How Child Injury Cases Differ from Adult Personal Injury Cases
It is no secret that children are prone to injury. Children do not have the capacity or experience to recognize dangers like adults do. Also, children are more susceptible to injury because their bodies are not as durable as an adult body. Their bodies are still developing, making them more likely to be hurt in an accident which would not injury an adult - if the accident happened at all.
Therefore, child injury claims are very common. When your child is injured, the legal process is similar to adult personal injury claims, but is very different in many other respects. Here, we will focus on the most significant ways child personal injury claims are handled differently than adult personal injury claims.
Child injury claims are not the same as adult personal injury cases. Find out what the differences are between these types of claims.
A Guardian Ad Litem Must be Appointed
The first major difference is that when a child is injured, a guardian ad litem must be appointed to represent the interests of the child. A guardian ad litem is a person appointed by the Court to act on behalf of the child. These guardians are needed because children do not have the capacity to represent themselves in a personal injury case. To think about this practically, a child would not be able to determine what a reasonable settlement is and the opposing counsel could take advantage of that failure to reason and think strategically like an adult.
In California, a guardian ad litem is chosen by the Court. The Court selects a person - often nominated by the child's attorney after discussing possible candidates with the parents--who it believes would most legitimately and honestly represent the minor's interests. In general, that means that the court will select one of the minor's parents to be the guardian ad litem. Thus, the parents will be legally required to make most of the decisions on behalf of their children even though the parents are not the injured party.
It should be remembered that guardians ad litem are not parties to the lawsuit and claim and have no legal right to recovery. They are simply acting on behalf of the injured child.
The Child's Settlement is Placed into a Blocked Account
When, after the settlement or judgment is reached, the child's personal injury recovery will be deposited into a blocked account or annuity until the child is no longer a minor (i.e., turns 18 years old). After all of the legal fees have been paid, the proceeds of the settlement will be held by the Court in a low interest bearing account. After the child turns 18, the Court will disburse all funds to the child.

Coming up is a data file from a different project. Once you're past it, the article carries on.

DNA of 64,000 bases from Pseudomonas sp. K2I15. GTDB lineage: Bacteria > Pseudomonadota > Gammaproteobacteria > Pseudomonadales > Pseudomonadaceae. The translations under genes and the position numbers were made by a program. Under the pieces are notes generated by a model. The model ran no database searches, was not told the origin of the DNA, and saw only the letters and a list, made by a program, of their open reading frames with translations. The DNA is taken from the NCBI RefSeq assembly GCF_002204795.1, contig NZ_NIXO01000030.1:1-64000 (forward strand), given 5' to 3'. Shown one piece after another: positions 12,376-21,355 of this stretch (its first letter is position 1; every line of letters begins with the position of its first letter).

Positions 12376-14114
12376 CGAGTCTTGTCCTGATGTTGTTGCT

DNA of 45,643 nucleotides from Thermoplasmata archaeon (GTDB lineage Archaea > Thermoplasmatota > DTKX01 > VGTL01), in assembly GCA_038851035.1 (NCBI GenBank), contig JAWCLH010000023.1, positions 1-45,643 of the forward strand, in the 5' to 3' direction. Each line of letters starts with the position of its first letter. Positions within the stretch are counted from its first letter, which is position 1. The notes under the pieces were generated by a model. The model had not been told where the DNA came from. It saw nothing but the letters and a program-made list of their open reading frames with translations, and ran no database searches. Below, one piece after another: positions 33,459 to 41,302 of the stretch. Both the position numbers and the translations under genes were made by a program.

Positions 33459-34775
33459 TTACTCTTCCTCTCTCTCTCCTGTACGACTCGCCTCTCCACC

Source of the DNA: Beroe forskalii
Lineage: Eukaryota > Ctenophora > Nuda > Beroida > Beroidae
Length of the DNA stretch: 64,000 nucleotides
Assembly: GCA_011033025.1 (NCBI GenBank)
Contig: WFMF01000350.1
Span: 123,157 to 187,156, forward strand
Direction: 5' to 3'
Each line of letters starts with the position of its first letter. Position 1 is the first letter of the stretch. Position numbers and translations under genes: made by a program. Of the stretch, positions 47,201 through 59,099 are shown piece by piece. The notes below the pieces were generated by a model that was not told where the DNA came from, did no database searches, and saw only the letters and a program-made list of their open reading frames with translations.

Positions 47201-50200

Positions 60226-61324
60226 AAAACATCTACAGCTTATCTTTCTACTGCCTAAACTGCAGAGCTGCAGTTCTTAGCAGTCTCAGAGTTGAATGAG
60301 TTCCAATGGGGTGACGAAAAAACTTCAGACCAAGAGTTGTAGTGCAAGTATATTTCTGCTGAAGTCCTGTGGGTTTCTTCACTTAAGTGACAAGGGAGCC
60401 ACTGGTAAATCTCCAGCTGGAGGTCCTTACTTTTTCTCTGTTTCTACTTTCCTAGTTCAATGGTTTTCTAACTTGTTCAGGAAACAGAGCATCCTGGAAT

These rules were enacted to ensure that the child will receive their settlement and to ensure that the money will not be used for any other purpose. So, parents, this means that you will be unable to reach you child's personal injury settlement and use it as you see fit as your child gets older. You will need to petition the Court for periodic, necessary expenditures which the Court will most likely only grant if it is related to the injury accident claim.
Recent Developments Regarding Attorneys Fees
Typically, adults can enter into any personal injury contract they so choose and under any terms they believe are fair. Typically, in California, that means entering into a personal injury fee agreement with contingency fee rates ranging from 33.33% to 50% depending on the case and the attorney they hire.
That is not the case with child injury cases. Beginning January 1, 2010, the California Judicial Council made changes on how attorney's fees will be handled in minor's personal injury claims. In the past, it was well accepted that attorney's fees would be capped at 25% of the child's settlement. But now, the laws are moving way from that archaic model. Many attorneys complained that the 25% cap for child personal injury claims was arbitrary because child claims require the same amount of work, risks, and skills that as an adult personal injury claim. The attorneys argued that their fees should not be set by their client's age or disability, but by the merits and severity of the case.
So now, the 25% cap is removed and now the attorney's fees are based on a "reasonable fee standard" and are subject to court approval. Thus, the attorney could receive more than 25% in an appropriate case if the representation agreement will allow for that opportunity. Of course, an attorney can still cap themselves at 25% if they so choose. This new "reasonable fee standard" is uniform all over California and will trump any local rules that say the contrary.
Now you may be wondering how this new attorney fee standard could affect your case. Fortunately, this new standard will help parents and children receive more competent and experienced personal injury counsel. In the past, many prominent personal injury attorneys have been reluctant to take on child personal injury claims because they did not like that they were capped at an arbitrary 25% settlement amount. Since the cap has been lifted, this means that children will get the competent representation that they need, and will ultimately lead to higher and fairer settlements for the injured child.
The most important thing to remember, however, is that attorneys' fees for child injury cases are subject to court approval.
Here at the Jurewitz Law Group, we are experienced at handling child personal injury claims in San Diego and throughout California. If your child has been injured or killed due to the negligence of someone else, please a San Diego child accident lawyer our office at (888) 233-5020 for a free consultation.
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Call the Jurewitz Law Group at (619) 233-5020 and begin your path to recovery with a no-cost consultation today.